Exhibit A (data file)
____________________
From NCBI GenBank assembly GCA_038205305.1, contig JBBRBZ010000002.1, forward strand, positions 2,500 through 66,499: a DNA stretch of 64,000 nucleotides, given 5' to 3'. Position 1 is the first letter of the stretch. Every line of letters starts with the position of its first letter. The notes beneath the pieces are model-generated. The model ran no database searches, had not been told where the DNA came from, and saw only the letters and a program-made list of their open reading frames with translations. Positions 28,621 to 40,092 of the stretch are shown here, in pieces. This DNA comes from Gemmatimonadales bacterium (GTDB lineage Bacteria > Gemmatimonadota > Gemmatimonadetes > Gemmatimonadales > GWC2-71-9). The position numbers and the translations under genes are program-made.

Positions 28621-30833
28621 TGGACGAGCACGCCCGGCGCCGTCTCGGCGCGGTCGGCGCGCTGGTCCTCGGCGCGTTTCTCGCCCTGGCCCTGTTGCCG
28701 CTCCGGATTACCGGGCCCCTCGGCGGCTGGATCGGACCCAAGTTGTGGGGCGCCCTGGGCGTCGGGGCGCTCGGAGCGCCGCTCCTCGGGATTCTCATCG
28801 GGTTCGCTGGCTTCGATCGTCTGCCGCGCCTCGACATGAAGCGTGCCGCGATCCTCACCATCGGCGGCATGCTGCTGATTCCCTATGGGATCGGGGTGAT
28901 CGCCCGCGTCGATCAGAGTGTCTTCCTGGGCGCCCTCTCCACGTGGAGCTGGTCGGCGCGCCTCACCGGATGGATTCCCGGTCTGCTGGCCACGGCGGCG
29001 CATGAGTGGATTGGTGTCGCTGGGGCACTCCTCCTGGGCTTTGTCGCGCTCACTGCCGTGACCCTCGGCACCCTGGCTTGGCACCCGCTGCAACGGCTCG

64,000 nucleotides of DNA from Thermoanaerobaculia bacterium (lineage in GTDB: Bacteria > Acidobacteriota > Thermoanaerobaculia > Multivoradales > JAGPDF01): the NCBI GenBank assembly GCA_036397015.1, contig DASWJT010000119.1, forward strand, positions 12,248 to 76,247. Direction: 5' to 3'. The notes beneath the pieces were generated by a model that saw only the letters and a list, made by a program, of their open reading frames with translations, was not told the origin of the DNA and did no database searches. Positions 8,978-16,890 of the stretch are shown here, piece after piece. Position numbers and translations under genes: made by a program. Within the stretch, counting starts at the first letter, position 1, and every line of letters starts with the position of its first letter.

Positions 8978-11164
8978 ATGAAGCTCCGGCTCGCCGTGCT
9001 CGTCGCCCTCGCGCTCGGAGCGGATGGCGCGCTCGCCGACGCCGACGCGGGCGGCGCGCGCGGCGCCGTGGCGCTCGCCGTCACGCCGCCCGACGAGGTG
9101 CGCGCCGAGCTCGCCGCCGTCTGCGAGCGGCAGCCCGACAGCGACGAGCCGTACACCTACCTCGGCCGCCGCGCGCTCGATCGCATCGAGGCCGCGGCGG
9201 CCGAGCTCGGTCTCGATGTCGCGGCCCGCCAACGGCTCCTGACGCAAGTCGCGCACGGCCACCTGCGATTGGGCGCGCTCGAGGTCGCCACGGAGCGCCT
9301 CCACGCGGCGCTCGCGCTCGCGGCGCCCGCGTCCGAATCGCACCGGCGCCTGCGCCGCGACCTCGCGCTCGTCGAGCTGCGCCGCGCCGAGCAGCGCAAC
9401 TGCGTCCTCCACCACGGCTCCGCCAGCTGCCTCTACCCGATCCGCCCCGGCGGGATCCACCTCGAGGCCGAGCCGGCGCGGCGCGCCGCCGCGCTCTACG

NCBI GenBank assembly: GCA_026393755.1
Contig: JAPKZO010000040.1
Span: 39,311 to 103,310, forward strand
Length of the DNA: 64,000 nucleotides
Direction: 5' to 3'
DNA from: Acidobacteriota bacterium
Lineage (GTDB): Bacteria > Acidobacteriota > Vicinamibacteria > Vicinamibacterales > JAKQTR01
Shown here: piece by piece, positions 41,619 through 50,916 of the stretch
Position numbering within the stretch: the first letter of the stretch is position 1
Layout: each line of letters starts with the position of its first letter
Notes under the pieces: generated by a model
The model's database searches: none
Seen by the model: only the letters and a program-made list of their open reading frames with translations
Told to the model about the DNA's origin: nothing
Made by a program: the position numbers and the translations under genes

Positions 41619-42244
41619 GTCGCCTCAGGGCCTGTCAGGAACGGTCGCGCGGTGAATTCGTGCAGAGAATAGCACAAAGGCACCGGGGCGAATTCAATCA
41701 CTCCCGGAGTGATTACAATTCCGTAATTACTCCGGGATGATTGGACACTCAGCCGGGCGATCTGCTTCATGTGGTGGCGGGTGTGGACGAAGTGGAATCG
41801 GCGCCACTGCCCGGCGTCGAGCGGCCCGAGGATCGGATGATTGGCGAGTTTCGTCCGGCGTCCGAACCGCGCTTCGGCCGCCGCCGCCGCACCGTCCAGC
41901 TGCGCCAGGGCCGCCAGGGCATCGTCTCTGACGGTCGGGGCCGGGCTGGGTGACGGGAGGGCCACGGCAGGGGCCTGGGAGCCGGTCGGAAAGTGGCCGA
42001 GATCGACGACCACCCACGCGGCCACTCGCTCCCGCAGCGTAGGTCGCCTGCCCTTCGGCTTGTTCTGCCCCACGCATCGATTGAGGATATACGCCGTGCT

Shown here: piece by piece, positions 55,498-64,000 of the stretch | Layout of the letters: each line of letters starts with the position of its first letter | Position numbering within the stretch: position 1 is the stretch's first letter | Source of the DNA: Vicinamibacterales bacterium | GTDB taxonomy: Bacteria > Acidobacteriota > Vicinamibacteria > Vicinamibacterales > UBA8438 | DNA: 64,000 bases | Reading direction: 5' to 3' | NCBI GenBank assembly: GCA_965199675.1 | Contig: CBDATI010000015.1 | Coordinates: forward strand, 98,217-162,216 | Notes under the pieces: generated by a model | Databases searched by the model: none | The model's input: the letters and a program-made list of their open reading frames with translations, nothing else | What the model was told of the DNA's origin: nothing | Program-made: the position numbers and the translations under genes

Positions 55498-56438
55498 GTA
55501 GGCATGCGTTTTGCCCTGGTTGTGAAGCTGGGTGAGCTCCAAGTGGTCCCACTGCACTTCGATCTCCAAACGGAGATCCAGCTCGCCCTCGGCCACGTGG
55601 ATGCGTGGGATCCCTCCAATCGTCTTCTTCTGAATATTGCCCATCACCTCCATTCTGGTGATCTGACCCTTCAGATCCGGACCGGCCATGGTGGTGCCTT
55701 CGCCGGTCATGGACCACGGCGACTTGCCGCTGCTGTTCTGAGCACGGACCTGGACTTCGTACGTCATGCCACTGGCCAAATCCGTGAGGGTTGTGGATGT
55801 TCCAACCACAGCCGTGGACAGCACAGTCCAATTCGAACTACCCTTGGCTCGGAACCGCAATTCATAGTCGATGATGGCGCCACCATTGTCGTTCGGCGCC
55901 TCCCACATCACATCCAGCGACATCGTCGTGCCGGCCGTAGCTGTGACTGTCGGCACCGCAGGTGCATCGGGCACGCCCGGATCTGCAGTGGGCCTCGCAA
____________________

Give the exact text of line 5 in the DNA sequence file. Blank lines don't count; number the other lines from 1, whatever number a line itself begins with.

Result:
28801 GGTTCGCTGGCTTCGATCGTCTGCCGCGCCTCGACATGAAGCGTGCCGCGATCCTCACCATCGGCGGCATGCTGCTGATTCCCTATGGGATCGGGGTGAT